Indeed, the European planemaker has been working with such Russian firms as the aircraft manufacturer Irkut Corporation, gear manufacturing company Hydromash, and the Russian titanium producer VSMPO-Avisma.

The latter also cooperates with the American Boeing. Their joint venture in the Urals currently carries out die-forgings for the 737, 777 and 787 Boeing series. Back in December 2016, the companies agreed to build a second plant in the Titanium Valley Special Economic Zone, which will be opened in 2018.

Setting up equipment on the shop floor of Ural Boeing Manufacturing (UBM), a joint venture of Boeing and VSMPO-Avisma Corporation in the town of Verkhnyaya Salda in the Sverdlovsk Region. / Pavel Lisitsyn / RIA NovostiSetting up equipment on the shop floor of Ural Boeing Manufacturing (UBM), a joint venture of Boeing and VSMPO-Avisma Corporation in the town of Verkhnyaya Salda in the Sverdlovsk Region. / Pavel Lisitsyn / RIA Novosti

“It is hard to assess the [exact] contribution of our center to the final product of Airbus, but one thing that I can say for sure is that today over 4,000 planes with our designs fly in the sky,” Kireystsev points out. “We also do a lot of projects for companies in other industries, including nuclear energy, the railway industry, and mechanical engineering.”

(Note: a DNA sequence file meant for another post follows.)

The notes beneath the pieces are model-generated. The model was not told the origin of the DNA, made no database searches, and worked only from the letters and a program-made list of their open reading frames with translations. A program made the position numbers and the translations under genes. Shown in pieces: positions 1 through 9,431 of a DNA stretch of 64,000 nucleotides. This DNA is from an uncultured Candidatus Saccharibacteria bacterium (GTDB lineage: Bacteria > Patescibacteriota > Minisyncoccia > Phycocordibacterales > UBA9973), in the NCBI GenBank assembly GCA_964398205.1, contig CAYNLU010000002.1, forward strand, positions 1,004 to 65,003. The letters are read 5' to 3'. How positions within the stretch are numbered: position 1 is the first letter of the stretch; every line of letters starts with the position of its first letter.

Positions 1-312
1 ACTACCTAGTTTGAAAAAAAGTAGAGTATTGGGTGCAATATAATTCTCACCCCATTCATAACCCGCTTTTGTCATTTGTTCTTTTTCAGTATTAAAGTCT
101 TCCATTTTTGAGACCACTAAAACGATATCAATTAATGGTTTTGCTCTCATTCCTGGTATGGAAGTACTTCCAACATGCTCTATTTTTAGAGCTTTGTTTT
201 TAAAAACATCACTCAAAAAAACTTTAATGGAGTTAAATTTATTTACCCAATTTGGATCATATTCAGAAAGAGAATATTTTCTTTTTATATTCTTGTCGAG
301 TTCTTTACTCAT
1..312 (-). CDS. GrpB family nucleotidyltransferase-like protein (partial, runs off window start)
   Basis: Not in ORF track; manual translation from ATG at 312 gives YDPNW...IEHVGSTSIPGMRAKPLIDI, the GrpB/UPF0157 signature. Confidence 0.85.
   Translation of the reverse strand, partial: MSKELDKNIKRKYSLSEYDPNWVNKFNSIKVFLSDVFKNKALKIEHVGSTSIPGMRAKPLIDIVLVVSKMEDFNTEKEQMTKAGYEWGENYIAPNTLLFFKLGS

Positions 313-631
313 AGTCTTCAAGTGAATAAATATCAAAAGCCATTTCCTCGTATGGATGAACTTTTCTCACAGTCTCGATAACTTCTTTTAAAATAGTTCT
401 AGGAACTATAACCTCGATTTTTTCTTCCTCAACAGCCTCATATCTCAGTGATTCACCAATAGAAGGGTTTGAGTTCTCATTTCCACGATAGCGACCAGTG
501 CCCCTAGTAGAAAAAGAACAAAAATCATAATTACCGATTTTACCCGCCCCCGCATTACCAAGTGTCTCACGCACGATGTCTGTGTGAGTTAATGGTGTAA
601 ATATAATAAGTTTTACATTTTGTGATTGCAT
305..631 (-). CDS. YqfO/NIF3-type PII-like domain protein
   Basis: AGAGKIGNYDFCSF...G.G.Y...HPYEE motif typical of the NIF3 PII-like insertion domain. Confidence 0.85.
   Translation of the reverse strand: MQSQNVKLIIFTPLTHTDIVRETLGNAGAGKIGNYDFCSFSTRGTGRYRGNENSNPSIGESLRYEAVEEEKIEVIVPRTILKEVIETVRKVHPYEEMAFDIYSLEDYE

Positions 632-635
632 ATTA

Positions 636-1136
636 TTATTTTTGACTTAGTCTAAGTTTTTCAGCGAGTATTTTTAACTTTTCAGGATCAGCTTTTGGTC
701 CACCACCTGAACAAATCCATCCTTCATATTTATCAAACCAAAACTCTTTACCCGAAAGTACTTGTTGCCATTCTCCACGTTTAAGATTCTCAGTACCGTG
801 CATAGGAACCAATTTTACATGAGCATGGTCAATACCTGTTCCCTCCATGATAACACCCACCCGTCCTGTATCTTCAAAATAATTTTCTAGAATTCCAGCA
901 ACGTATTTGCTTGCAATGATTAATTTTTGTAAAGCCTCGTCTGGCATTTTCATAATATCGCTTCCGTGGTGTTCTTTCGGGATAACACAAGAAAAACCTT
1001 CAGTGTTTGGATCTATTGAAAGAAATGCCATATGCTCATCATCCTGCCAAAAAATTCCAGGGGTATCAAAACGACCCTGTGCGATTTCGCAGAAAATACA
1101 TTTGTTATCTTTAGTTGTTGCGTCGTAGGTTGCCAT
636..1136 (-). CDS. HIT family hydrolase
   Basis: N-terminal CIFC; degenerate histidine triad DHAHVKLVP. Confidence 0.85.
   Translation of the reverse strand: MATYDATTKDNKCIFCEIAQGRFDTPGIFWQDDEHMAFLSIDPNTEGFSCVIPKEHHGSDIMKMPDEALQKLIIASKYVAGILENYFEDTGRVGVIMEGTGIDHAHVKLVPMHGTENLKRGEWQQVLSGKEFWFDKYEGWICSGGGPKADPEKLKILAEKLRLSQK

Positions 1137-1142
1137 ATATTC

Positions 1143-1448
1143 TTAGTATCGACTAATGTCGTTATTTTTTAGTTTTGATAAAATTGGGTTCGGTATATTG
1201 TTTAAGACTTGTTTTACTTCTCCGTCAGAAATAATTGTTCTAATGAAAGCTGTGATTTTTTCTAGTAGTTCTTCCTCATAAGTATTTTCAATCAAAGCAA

Over the past years, Russian experts from ECAR contributed to all series of Airbus planes, including:

  • A320/A319/A321 serial

  • A320/A319/A321 Sharklet

  • A320/A319/A321neo

  • A321 Cabin Flex

  • A330-200/300 serial

  • A330-200 GMF

  • A330neo

  • A350XWB-900

  • A350XWB-1000

  • A380

More than 120 projects were performed.  According to Kireytsev, 80 percent of the structure engineering work on the new A330-200 GMF (General Market Fighter) was also carried out by ECAR engineers.

The long-range passenger plane Airbus A350 XWB / Vladimir Pesnya / RIA NovostiThe long-range passenger plane Airbus A350 XWB / Vladimir Pesnya / RIA Novosti

The brand new A350 XWB (eXtra Wide Body) passenger jet, the main rival of the Boeing Dreamliner, was also a project that the Russian center participated in from the very start.

“We have worked on integration of the rear sections of the fuselage, developed modules for fixing systems and luggage shelves, interior and other smaller features of the airplane,” Kireytsev told RBTH.

According to him, while working on this project the Russian team came up with a number of inventions and received praise and awards from Airbus’ top management. Unfortunately for Russia’s air industry, all patents, of course, were registered with the European company.

Among the 200 permanent employees working for ECAR a large part of them are graduates of the Moscow Aviation Institute (MAI), Bauman Moscow State Technical University, and Tsiolkovsky Russian State Technological University (MATI) (now part of MAI). The situation is similar in the Boeing Design Center located in Moscow. 250 permanent employees work there as well as 1,200 contract engineers from Russian and Ukrainian engineering bureaus (Ilyushin, Sukhoi, Khrunichev) and private companies (NIK, Progresstech). The majority of permanent staff working at Boeing and Airbus centers in Moscow, including general directors, are Russian citizens.